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Tim Cawkwell's Cinema

Intelligible writing on intelligent film, plus some poetry

Brief Encounter counted

‘An admirable film’ – this was Bresson’s verdict on Coward/Lean’s Brief Encounter in 1946. Seeing it again in the light of this comment, I realized what a ground-breaking film it might be. Bresson could have derived four things from it: 1) the power of voice-over not just in telling a story but in ‘interiorizing’ a person on screen, especially when it is used in conjunction with an image of the face of the person speaking, thus transforming it (transformation being a key aim for Bresson). Witness how he films Claude Laydu and uses his voice and his writing in the diary in Diary of a Country Priest. 2) Brief Encounter uses the sound of the steam trains, station announcements, whistles etc. to make the station setting three-dimensional, one that exists well beyond the edges of the screen. For Bresson the soundtrack came to be as important as the image, perhaps even more so. Did Brief Encounter play a part for him in opening up the potential of sound? 3) When Mouchette pours coffee into several cups at once in Bresson’s Mouchette (1967), she does so in one graceful sweep of the hand, a piece of ‘manual automatism’, that is to say our hands can behave independently of our conscious will, especially after long practice at doing something. I’ve never seen this way of pouring done in real life. Did Bresson pick up the idea from Brief Encounter? Myrtle, who serves behind the bar in the refreshment room, pours milk into a series of tea-cups in one sweep of the hand, an automatic gesture because her mind is on the chit-chat she is indulging in as she does this. 4) Finally, what Coward and Lean do in this film is make the ordinary, and ordinary people, extraordinary – a strongly favoured narrative in Bresson’s films (Pickpocket, Au Hasard Balthazar and L’Argent, to take three examples).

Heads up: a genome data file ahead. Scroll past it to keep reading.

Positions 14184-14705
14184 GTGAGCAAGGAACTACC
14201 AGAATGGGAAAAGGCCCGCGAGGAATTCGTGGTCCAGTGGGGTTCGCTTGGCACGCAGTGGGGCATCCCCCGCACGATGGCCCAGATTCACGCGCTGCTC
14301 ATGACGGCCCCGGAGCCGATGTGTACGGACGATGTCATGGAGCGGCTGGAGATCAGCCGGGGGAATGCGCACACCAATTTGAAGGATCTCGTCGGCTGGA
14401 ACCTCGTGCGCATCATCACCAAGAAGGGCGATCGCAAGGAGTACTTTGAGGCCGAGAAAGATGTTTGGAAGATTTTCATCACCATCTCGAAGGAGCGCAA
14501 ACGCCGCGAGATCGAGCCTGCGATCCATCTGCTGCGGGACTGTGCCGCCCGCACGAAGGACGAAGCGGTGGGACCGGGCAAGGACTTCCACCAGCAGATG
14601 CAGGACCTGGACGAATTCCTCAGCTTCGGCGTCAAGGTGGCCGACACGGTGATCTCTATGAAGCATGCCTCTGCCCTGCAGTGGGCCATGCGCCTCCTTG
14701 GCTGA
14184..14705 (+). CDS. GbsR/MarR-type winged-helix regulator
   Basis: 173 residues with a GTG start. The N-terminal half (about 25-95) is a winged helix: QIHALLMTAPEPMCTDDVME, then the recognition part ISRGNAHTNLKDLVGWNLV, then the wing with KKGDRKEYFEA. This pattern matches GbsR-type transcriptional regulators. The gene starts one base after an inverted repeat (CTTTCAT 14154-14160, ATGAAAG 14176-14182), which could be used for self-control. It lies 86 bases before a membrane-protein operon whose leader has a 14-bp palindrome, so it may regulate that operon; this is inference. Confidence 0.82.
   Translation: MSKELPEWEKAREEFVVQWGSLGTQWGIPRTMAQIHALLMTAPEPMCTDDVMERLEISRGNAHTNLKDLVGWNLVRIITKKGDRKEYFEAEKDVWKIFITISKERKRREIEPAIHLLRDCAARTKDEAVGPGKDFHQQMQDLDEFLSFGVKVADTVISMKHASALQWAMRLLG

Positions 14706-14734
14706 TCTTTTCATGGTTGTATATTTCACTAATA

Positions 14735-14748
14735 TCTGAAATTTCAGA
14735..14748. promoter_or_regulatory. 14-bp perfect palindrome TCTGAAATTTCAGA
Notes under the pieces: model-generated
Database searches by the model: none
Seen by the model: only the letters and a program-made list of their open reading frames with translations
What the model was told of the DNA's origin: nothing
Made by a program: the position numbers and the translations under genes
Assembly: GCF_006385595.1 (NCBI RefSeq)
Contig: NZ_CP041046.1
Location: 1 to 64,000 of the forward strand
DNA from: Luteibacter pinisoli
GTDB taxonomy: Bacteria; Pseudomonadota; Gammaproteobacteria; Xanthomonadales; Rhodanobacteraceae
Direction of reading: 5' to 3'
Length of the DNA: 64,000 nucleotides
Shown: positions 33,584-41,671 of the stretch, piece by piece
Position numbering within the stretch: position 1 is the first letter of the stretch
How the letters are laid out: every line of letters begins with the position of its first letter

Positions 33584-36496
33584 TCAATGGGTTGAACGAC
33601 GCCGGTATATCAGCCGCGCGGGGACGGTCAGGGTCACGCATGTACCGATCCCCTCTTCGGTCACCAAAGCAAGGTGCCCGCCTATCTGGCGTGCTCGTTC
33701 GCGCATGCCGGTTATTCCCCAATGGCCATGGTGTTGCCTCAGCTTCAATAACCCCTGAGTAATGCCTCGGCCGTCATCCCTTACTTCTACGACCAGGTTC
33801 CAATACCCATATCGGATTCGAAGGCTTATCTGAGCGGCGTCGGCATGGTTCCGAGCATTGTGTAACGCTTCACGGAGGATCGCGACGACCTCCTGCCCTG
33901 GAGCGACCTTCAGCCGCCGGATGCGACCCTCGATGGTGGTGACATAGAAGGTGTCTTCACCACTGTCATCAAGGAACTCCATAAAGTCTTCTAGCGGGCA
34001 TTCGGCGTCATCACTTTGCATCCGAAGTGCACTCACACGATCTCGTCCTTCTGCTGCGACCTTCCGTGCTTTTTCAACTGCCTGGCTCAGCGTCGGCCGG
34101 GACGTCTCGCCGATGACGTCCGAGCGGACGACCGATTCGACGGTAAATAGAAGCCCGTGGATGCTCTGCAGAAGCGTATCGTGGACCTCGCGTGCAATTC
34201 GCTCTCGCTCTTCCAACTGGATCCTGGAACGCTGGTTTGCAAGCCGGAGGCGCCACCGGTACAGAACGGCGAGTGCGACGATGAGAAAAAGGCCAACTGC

Bresson presumably would not have liked the Rachmaninov music – too much and too Romantic, and not transformative enough. Forty years ago, Rachmaninov was decidedly uncool, and my generation will have distrusted the film on that ground alone, never mind other factors. Put on one side that Rachmaninov is now quite back in vogue, and concentrate on Lean’s brilliant use of this music, not as an objective creation of atmosphere or feeling, but as a way of ‘interiorizing’ (yet again) Laura’s mind. For it is her decision to tune into Rachmaninov on the radio, and it is her choice of what is an adorable piece of music for her. We may dislike her taste, but it’s nothing to do with us. She tells the story in her head to the sound of Rachmaninov because that is how she conceives it.